THROUGHOUT AMERICAN HISTORY, both in slavery and as free women, African American women have confronted the problem of whether to disclose or hide their bodies’ illnesses and pains. For some, redemptive suffering and pain served as a powerful metaphor that openly inspired their reform activism.2 For others, the risk of disclosure seemed too great, especially if their physical problems had a sexual or reproductive dimension that could be construed in a racist light by the dominant white American society. In this paper, Alison Parker confronts the question of how, when, and why Mary (Mollie) Church Terrell privatized pain and illness.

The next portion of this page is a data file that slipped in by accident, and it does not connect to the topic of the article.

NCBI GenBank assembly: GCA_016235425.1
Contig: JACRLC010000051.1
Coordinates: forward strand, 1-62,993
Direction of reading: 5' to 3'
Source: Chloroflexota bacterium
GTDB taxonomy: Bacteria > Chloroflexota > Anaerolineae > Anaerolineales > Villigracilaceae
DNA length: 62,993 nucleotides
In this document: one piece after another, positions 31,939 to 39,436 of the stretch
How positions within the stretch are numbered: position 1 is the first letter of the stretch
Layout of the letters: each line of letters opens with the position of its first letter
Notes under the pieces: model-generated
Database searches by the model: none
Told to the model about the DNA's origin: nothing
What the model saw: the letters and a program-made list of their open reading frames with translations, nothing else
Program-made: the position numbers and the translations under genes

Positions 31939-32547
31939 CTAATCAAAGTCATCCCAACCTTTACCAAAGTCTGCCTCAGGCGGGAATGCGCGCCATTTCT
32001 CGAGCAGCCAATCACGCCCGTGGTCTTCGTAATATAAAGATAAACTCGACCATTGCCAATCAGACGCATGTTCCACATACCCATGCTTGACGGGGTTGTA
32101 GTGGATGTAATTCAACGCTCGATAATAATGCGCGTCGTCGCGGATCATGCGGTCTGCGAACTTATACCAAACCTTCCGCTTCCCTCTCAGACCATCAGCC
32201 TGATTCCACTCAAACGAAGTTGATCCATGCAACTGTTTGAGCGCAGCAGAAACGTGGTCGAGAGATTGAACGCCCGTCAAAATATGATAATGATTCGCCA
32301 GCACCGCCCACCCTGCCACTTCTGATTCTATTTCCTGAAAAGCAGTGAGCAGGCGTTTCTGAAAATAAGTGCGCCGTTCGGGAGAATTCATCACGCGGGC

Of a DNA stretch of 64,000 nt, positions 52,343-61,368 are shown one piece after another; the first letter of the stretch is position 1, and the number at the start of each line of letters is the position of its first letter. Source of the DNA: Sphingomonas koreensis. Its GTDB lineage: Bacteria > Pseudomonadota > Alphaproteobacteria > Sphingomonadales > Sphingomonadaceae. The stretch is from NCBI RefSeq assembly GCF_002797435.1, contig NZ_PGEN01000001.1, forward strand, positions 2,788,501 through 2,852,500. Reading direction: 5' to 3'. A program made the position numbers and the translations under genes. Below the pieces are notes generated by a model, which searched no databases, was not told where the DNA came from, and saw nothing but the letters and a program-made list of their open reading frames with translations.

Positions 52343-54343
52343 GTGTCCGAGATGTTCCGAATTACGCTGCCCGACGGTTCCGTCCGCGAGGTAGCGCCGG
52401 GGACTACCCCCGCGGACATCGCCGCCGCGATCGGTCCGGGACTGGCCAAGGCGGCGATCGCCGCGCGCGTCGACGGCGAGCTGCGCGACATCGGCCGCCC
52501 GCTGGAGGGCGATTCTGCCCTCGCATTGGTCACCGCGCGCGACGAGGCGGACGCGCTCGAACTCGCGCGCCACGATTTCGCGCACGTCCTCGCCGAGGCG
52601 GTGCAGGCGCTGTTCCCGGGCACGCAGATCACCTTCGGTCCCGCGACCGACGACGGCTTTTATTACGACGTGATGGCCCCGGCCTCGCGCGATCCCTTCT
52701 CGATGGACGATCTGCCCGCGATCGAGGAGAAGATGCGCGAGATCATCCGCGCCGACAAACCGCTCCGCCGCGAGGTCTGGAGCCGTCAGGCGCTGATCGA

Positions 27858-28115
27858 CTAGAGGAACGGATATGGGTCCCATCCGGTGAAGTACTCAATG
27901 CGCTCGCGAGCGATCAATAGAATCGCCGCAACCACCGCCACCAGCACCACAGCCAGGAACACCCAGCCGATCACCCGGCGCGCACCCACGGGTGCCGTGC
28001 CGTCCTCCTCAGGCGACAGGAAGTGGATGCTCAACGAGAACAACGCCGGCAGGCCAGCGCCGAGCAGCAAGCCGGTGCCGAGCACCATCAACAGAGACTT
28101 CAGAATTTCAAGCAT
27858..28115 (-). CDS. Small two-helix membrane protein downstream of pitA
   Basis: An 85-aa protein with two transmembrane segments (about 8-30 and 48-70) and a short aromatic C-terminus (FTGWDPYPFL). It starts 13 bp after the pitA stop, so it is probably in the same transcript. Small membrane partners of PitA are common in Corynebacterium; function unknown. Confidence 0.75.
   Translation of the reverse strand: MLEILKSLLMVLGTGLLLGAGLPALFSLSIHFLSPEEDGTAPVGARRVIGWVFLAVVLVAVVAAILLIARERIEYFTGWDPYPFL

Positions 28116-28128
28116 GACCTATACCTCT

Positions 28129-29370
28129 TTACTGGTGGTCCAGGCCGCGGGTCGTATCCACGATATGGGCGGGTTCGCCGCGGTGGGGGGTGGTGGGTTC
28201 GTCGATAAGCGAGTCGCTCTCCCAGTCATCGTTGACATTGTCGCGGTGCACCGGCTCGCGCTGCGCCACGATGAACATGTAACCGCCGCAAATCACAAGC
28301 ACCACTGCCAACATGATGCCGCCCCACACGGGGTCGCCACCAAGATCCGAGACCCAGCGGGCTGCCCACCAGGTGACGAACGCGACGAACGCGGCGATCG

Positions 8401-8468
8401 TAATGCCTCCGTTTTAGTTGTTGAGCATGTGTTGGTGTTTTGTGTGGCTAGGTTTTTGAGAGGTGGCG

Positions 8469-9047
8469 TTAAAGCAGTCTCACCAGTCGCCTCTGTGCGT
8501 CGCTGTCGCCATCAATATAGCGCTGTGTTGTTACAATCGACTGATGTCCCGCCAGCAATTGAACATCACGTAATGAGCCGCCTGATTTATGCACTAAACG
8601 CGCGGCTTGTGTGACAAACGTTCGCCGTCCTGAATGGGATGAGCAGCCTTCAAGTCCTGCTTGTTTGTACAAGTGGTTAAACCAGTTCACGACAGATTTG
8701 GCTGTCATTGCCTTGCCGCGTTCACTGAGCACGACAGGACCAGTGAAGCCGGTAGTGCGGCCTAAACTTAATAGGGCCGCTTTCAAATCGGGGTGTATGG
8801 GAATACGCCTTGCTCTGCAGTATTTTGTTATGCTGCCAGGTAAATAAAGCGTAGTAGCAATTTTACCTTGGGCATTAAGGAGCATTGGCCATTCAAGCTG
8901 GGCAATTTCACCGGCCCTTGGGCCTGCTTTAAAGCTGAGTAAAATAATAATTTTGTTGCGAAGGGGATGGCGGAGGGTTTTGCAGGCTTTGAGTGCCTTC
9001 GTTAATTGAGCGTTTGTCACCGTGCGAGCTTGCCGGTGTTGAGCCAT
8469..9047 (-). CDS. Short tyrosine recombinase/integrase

Parker, Alison M., "'The Picture of Health’: The Public Life and Private Ailments of Mary Church Terrell" (2013). History Faculty Publications. 8.
Alison M. Parker, “‘The Picture of Health’: The Public Life and Private Ailments of Mary Church Terrell,’” Journal of Historical Biography 13 (Spring 2013): 164-207, www.ufv.ca/jhb. © Journal of Historical Biography 2013. This work is licensed under a Creative Commons 3.0 License